Growing grains in the Northeast can be problematic.  The climate here is often conducive to disease and rot in grain crops, which can yield lower protein and gluten content.  Growers must be careful to manage and reduce disease.  Here are some resources to help you learn more about specific diseases that may be problematic in the northeast, as well as management techniques:

Fusarium can produce a toxin called Deoxynivalenol (DON), which is a vomitoxin that can cause serious health problems. If grains are being grown for human consumption, DON levels cannot be higher than 1 ppm. Grains can be tested at the University of Vermont Wheat Quality Laboratory (see below for more information).


For information on mycotoxin analysis from the 2010 Northern Grain Growers Association conference, click here (pdf by Ann Hazelrigg, UVM Extension).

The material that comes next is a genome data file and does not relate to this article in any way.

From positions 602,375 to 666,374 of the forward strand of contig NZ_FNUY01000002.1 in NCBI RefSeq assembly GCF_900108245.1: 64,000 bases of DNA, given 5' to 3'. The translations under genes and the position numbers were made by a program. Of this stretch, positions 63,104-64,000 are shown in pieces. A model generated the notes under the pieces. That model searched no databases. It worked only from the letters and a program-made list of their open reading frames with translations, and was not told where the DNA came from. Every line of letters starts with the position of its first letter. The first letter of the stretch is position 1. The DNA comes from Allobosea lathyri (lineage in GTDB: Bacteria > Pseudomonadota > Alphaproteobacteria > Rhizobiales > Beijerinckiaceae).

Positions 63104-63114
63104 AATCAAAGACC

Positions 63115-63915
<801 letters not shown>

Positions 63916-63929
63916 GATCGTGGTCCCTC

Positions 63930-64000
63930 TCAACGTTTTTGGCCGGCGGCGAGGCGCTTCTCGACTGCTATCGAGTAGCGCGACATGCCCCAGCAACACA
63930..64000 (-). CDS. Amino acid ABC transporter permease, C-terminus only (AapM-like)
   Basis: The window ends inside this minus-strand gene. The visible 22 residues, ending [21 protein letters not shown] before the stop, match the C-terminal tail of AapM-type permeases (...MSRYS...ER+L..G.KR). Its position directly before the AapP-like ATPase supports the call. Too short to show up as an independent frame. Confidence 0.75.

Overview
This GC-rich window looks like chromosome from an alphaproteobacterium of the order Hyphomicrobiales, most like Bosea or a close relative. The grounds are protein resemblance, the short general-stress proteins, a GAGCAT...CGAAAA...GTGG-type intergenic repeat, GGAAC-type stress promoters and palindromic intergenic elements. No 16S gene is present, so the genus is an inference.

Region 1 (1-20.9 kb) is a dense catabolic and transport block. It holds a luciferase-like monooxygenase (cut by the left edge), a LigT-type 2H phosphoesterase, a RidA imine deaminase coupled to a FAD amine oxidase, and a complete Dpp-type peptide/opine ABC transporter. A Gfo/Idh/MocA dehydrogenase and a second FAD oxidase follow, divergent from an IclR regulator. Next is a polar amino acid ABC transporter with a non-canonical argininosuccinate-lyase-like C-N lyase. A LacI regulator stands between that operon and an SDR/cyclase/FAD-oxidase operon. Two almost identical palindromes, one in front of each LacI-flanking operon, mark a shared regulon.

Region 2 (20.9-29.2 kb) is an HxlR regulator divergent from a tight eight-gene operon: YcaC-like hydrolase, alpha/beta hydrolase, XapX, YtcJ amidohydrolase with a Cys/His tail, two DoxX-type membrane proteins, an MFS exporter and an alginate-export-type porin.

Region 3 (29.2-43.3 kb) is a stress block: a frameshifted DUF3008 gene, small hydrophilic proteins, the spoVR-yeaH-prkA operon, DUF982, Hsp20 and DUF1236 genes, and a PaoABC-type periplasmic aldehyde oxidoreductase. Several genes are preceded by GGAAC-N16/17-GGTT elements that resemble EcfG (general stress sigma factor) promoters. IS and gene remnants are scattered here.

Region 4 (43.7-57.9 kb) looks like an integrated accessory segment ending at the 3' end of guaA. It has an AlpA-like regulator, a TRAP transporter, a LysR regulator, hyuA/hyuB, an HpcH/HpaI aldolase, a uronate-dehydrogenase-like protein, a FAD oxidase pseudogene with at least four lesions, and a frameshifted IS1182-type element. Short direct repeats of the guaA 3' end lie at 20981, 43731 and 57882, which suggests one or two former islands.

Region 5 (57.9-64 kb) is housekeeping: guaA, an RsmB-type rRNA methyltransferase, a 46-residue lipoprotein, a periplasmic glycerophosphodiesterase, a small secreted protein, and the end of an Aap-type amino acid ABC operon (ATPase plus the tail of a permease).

University of Vermont Crops and Soils Team Wheat Quality Laboratory is up and running! Click here to download a Cereal Grain Test Submission Form for 2011. The team headed up by Heather Darby, received funding through the Castanea Foundation located in Montpelier, Vermont to purchase a sophisticated machine to test the Falling Number of wheat, an internationally standardized method for sprout damage detection. The Falling Number System measures the alpha-amylase enzyme activity in grains and flour to detect sprout damage, optimize flour enzyme activity and guarantee soundness of traded grain. Alpha-amylase activity is crucial for final product quality of bread, pasta, noodles and malt. For more information on testing the quality of your wheat, contact UVM Extension’s Crops and Soils Team. Want to see how it is done? Check out the video below.